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JAVA SCRIPT

  • JAVA SCRIPTTitre : JAVA SCRIPT
  • Nombre de page : 519
  • Auteur : Dave Thau

Description: The first JavaScript I remember writing was a routine to change two frames at the same time. I was the production specialist for Hot Wired, and it was shortly after frames and JavaScript debuted, well before there was documentation for either. Fortunately, it was also well before Internet Explorer 3.0 appeared on the scene, so I only had to make sure my JavaScript worked for Netscape 2.0.

Even so, without a reference book to point out where possible pitfalls could be or answer simple questions such as how to set variables that JavaScript would like or how to make different windows talk to each other, it was one hell of a challenge. And it was deeply satisfying when I got it to work correctly.

When Dave asked me to do the technical review of the second edition of The Book of JavaScript, I couldn’t have been more pleased or honored. The deep satisfaction I felt when I wrote those first JavaScripts and they worked correctly, and the

deeper satisfaction I felt as more and more browsers were released and I figured out how to write cross-browser and cross-platform JavaScript, are the same feelings I got when I read Dave’s explanations and examples. He describes what a piece of code is going to do and how to think about it, then lays out an example of code that makes sense—whether you’re a seasoned programmer or entirely new to JavaScript. On top of all that, he takes a practical approach to programming, he’s able to explain complex problems in a way that doesn’t make them sound daunting, and when you’re done covering each topic, you feel like you’ve earned the knowledge. That’s rare, and it’s really, really refreshing.

 

Since the first edition of this book was published, there have been a few advancements in JavaScript, most notably the advent of Ajax. Ajax is a concept that makes even a few professional programmers’ heads spin, but (not surprisingly) Dave manages to break down what Ajax is and what it isn’t, explains when it makes sense to use it, and shows you how to do it. If you’re new to JavaScript, you win—you couldn’t ask for a better person to teach you how to program. If you’re an old hat at JavaScript and you’re looking for a refresher course or wondering how to take advantage of Ajax, you win too.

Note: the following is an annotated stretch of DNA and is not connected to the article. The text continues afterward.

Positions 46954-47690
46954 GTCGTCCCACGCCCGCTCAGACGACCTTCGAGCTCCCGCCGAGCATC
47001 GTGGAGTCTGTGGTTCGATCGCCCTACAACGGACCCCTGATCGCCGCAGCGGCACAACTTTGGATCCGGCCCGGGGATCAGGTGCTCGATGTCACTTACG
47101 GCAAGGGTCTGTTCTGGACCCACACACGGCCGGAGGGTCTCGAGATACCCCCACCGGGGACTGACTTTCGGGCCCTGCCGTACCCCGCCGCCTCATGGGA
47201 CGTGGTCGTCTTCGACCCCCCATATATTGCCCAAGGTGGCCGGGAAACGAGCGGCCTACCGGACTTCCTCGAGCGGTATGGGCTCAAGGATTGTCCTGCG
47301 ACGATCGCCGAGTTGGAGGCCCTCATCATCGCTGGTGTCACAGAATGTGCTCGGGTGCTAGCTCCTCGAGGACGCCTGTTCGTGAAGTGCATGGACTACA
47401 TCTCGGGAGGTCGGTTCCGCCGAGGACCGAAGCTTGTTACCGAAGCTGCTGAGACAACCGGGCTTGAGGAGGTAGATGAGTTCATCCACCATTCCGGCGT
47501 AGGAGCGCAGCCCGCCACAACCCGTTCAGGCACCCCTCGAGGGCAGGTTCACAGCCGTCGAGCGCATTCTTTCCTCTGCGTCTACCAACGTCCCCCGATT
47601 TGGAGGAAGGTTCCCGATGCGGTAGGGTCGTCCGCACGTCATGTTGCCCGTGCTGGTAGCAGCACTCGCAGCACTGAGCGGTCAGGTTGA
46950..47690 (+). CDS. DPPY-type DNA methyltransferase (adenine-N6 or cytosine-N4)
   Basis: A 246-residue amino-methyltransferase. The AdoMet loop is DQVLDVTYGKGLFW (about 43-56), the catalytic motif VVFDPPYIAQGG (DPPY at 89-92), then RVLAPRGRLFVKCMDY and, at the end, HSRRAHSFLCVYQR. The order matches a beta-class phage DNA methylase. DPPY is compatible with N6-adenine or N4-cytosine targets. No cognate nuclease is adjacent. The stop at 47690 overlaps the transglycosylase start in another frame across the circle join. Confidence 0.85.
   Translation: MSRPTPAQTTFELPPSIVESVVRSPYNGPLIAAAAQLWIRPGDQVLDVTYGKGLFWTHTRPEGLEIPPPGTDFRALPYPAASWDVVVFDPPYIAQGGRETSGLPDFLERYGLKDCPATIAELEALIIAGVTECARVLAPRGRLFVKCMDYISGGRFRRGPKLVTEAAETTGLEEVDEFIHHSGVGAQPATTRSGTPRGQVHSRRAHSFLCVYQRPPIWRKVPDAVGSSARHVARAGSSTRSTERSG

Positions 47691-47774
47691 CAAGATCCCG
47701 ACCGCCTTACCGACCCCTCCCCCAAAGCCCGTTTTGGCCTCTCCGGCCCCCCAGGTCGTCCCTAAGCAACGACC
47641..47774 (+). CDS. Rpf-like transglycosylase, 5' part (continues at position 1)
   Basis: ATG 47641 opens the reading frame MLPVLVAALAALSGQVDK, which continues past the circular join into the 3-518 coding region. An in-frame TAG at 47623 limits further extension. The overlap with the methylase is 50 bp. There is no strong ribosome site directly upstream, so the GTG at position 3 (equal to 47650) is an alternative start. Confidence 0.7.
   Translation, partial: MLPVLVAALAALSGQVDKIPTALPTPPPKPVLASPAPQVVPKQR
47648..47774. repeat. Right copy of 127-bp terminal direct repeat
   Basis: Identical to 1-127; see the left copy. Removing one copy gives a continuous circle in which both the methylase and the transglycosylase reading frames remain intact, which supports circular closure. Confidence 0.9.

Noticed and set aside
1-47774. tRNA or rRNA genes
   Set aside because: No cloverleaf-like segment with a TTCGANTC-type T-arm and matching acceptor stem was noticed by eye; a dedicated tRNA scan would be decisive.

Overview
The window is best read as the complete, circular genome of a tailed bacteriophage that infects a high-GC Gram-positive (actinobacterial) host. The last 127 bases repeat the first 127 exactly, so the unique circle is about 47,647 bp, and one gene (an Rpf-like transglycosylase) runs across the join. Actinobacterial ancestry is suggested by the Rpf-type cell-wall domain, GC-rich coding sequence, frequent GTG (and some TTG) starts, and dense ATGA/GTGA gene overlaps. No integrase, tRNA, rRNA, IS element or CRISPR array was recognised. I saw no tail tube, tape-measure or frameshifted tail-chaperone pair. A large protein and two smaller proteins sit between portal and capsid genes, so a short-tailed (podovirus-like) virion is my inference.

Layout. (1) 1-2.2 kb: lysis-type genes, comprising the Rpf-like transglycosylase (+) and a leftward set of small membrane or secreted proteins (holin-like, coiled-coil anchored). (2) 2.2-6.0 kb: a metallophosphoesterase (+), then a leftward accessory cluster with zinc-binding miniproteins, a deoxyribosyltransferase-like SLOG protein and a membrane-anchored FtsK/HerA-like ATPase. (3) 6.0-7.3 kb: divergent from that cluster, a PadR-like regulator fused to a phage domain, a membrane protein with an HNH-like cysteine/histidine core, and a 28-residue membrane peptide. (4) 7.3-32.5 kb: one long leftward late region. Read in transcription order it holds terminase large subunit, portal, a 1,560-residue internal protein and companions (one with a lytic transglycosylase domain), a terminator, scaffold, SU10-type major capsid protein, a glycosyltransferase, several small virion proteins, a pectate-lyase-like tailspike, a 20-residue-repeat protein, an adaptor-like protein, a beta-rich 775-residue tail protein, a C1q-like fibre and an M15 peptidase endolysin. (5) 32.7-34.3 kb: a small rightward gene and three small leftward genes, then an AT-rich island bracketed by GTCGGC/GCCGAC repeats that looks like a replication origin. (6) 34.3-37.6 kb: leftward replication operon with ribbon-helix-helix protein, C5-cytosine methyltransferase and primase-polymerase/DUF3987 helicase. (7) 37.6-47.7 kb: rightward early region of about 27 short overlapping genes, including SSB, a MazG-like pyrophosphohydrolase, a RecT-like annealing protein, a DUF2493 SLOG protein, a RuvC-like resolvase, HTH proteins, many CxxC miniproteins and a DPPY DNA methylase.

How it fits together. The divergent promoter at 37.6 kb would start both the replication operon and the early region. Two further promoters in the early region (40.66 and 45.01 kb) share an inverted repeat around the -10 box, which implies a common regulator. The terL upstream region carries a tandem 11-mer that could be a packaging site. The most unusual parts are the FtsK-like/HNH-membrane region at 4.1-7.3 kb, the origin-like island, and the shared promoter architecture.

Chapters of this book:

  • Chapter 1: Welcome to JavaScript
  • Chapter 2: Using Variables and Built-in Functions to
  • Update Your Web Pages Automatically
  • Chapter 3: Giving the Browsers What They Want
  • Chapter 4: Working with Rollovers
  • Chapter 5: Opening and Manipulating Windows
  • Chapter 6: Writing Your Own JavaScript Functions
  • Chapter 7: Providing and Receiving Information with Forms
  • Chapter 8: Keeping Track of Information with Arrays and Loops
  • Chapter 9: Timing Events
  • Chapter 10: Using Frames and Image Maps
  • Chapter 11: Validating Forms, Massaging Strings, and
  • Working with Server-Side Programs
  • Chapter 12: Saving Visitor Information with Cookies
  • Chapter 13: Dynamic HTML
  • Chapter 14: Ajax Basics
  • Chapter 15: XML in JavaScript and Ajax
  • Chapter 16: Server-Side Ajax
  • Chapter 17: Putting It All Together in a Shared To Do List
  • Chapter 18: Debugging JavaScript and Ajax
  • Appendix A: Answers to Assignments
  • Appendix B: Resources
  • Appendix C: Reference to JavaScript Objects and Functions
  • Appendix D: Chapter 15’s Italian Translator and Chapter 17’s To Do List Application
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JAVA SCRIPT
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Date 2012-10-25 Taille du fichier 5.06 MB Téléchargement 50

 

Mot de passe: www.almohandiss.com

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